Improving academic standards in science at Holland Park School

The Mohn Westlake Foundation is proud to support the HPS Trust’s ‘Supporting Science’ project, a major initiative established in 2014 with the aim of improving academic standards in science at Holland Park School.

At a glance…
  • 88% of all students (1,200 pupils) are now studying science at the school, compared with 80% when the project first began in 2014.
  • Currently 95% of GCSE Science pupils achieve grades A-C, compared with 81% of students in 2014.
Lord Robert Winston with HPS Students

“The last two years of support from the Foundation have been, in the true sense of the word, transformative. The Science Clubs, the incentive rewards for disaffected students, combined with the higher standard of training our teachers have received, has led to an incredible upward trend in our results. Students are excited by the experiences we are giving them.”Deputy Head, Science Team Leader

The project has been highly successful so far, with improved academic achievements at GCSE and A level, and an increase in applications to science courses at both A level and university.  
In 2017 we committed to supporting this project for a further three years, which will provide a great boost to science, help develop the clubs already set up at the school, retain and engage teachers and have a positive effect on students’ lives.
The project includes the provision of a number of stimulating, extra-curricular science clubs, such as Engineering Club, Astronomy Club and Reptile Keepers; excursions to places of scientific interest, including a planned trip to CERN; special courses for Sixth Form students applying to read science at university; and an annual in-school science week with visiting scientists, academics, and prominent professionals. In addition, the project offers special provision for disadvantaged students, and professional development opportunities to attract and retain highly qualified science teachers. The grant also allows the school to expand its resources, providing high quality scientific equipment which would otherwise be impossible to have, such as an astral telescope and high-precision microscopes.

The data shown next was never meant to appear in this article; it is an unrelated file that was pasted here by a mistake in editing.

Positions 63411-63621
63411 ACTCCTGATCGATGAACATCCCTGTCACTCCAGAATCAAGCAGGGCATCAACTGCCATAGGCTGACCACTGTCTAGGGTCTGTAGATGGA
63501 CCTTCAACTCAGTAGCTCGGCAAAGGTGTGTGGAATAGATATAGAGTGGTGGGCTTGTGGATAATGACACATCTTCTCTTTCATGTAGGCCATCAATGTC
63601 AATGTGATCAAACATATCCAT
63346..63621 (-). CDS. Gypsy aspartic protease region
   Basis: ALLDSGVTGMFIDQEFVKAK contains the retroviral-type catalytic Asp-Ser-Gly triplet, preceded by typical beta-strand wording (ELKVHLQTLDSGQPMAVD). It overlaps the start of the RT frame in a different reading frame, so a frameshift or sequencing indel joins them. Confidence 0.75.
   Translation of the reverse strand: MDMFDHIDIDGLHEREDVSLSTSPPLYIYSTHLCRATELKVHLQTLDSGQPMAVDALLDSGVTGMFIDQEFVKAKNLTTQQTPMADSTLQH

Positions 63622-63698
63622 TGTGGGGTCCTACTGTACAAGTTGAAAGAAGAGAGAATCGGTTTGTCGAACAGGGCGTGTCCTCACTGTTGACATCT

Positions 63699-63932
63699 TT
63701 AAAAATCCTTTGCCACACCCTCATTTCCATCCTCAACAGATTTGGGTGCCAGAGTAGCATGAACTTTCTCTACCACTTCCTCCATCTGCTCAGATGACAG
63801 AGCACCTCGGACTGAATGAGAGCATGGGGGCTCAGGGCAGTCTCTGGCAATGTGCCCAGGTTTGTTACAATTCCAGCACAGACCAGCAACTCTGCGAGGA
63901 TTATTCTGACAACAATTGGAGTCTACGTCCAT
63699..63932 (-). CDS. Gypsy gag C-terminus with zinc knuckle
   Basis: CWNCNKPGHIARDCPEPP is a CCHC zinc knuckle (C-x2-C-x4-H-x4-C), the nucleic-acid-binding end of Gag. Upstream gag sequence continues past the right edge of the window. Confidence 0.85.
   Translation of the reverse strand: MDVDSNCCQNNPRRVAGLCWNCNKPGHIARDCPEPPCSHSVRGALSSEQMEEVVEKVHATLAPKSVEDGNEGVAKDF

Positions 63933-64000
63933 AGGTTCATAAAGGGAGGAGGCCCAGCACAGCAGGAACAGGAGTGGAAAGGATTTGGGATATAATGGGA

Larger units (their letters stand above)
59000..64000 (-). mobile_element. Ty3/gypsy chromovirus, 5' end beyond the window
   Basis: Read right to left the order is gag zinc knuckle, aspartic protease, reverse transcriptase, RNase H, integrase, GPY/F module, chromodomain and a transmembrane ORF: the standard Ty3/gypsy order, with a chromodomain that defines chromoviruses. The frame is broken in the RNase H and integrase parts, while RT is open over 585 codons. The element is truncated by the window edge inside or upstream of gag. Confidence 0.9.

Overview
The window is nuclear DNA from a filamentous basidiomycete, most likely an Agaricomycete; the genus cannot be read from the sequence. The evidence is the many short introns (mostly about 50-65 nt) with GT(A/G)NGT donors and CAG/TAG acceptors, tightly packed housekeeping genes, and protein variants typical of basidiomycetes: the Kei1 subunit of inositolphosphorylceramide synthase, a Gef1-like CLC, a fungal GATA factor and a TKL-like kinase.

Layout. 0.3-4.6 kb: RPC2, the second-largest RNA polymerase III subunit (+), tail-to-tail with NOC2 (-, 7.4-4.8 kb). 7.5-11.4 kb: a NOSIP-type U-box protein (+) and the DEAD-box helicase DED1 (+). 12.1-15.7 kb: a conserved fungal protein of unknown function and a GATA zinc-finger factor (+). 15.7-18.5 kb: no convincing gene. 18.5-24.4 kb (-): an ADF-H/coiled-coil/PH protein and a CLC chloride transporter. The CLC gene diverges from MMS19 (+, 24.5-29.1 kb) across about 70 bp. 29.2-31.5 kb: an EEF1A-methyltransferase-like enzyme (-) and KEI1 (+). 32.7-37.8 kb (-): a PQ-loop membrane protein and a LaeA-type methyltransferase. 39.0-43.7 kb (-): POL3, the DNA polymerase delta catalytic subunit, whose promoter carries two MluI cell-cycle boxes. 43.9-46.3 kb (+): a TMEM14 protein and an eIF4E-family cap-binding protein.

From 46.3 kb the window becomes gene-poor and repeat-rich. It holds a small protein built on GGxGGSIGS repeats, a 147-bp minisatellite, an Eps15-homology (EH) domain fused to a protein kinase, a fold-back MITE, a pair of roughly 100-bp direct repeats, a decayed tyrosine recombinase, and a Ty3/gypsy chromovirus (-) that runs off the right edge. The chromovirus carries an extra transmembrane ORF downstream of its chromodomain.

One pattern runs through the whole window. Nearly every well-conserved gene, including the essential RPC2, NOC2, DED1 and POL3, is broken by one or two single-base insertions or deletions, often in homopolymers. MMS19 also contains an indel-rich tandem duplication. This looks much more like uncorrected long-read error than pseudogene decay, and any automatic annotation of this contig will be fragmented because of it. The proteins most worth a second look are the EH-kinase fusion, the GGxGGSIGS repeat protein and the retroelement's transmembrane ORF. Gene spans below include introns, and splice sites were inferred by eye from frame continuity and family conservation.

The fundamental aim of the project is to stimulate school-wide interest and enthusiasm for science, help raise academic achievement in science, and encourage and support those students with aspirations to study the sciences at university.

One long-term aim – to encourage and support those students with ambitions to enter careers in science, technology, engineering and medicine – is proving highly successful. Amongst the outstanding successes of the project has been the consistent rise in both academic achievement at GCSE and the uptake of sciences at A level, with significant numbers of students now leaving the school to study the sciences, engineering and medicine at Russell Group and other universities.

The richer educational opportunities and experiences allowed by the grant has not only enhanced science as a school subject; it has opened up the prospect of exciting futures and careers for many students who would not have previously considered it a possibility.

For more information about HPS Trust’s ‘Supporting Science’ project, please visit their website:

Share this Post